Silene douglasii

From Puget Prairie Plants
Revision as of 11:52, 14 May 2012 by Matire02 (Talk | contribs) (Propagation)


Photo credit Rod Gilbert


General: Tufted perennial from a stout taproot and branched crown, the numerous, decumbent, simple stems 1-4 dm. tall, densely pubescent throughout. Leaves: Basal leaves matted, long-petiolate, oblanceolate to linear-lanceolate, 2-5 cm. long and 2-7 mm. wide; cauline leaves 1-8 pairs, becoming smaller and sessile above.

Flowers: Flowers few, with linear bracts, often remote; calyx tubular, 5-lobed, 12-15 mm. long, becoming papery and enlarged in fruit; petals 5, creamy-white, greenish, pink or purplish; claw 8-12 mm long, the blade oblong, 4-6 mm. long, bi-lobed about ¼ the length; blade appendages 2, oblong, 1 mm. long; ovary stalk 3-4 mm. long; stamens 10; styles 3.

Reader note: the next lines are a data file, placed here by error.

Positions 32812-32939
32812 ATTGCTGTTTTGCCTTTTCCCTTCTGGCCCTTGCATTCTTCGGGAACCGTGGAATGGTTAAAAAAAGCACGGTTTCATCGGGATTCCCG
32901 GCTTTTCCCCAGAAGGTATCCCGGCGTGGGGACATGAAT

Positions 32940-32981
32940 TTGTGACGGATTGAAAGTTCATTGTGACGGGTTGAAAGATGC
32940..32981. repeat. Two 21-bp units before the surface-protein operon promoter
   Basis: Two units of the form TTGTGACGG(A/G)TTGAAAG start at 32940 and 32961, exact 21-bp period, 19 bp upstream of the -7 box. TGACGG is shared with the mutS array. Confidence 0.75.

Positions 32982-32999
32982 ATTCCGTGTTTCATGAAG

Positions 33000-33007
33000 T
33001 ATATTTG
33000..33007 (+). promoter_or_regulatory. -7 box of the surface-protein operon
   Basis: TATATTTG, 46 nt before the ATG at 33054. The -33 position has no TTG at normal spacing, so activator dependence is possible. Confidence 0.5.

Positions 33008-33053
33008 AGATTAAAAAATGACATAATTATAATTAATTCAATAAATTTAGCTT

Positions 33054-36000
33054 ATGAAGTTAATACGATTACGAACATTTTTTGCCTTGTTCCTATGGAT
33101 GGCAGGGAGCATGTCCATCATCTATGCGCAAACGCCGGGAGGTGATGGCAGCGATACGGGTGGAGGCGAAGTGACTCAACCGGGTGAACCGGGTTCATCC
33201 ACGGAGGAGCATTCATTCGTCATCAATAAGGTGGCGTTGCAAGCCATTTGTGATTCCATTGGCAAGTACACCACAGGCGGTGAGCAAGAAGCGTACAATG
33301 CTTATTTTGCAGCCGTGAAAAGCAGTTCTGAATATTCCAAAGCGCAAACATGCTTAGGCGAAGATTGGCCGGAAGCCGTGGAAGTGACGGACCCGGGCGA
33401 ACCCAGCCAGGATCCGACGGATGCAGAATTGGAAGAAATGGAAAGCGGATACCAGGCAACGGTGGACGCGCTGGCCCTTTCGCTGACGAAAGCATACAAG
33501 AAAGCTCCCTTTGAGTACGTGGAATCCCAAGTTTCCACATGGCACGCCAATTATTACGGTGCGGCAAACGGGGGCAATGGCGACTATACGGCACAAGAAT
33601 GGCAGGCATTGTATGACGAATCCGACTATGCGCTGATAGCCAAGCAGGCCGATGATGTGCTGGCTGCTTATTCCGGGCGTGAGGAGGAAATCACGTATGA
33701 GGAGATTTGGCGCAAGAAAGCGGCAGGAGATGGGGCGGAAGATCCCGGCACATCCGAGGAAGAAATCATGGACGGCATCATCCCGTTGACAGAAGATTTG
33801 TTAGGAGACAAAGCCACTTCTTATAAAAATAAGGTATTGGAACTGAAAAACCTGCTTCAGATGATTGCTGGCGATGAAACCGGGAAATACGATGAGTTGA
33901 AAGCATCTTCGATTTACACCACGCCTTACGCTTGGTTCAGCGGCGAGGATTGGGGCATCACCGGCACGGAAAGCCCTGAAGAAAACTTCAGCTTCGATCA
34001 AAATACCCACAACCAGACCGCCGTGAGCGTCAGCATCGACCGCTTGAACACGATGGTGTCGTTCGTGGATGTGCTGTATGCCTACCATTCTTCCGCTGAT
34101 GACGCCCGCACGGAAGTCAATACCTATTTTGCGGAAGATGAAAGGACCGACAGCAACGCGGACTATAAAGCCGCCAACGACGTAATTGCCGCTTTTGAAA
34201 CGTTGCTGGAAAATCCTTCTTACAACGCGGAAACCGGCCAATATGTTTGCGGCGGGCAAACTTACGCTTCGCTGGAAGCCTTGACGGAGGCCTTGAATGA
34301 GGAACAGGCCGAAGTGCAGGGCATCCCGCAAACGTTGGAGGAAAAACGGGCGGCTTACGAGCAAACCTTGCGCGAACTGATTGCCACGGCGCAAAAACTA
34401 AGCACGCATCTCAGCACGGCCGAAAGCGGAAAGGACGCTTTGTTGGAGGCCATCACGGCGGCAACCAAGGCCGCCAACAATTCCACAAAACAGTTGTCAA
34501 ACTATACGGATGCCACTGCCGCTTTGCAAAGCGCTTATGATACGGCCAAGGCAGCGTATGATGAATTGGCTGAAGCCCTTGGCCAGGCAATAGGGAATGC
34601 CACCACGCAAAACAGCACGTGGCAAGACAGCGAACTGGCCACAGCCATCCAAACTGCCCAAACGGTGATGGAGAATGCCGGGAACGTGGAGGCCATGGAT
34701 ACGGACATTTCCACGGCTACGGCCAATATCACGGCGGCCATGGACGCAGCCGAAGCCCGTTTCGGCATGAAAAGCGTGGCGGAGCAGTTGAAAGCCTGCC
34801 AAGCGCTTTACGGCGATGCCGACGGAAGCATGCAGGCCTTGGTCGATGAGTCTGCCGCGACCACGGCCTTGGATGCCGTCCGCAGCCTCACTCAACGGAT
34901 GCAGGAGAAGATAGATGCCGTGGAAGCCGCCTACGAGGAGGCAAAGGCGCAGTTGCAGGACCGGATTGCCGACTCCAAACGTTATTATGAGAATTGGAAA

Fruits: Capsule 1-celled.


Bloom Period

Late May - July [2]


British Columbia to California, east to Montana and Utah; in both the Olympic and Cascades Mountains [3]


Sagebrush plains to mountain slopes [4]


Infusion of roots taken as an emetic for stomach trouble pain; Warm infusion of pounded plant used as an emetic for stomach pain; Cold infusion used as lotion for coyote bite on man, sheep or horse; Plant used as a horse medicine. Cite error: Invalid <ref> tag; refs with no name must have content


Easily propagated by cutting or seed

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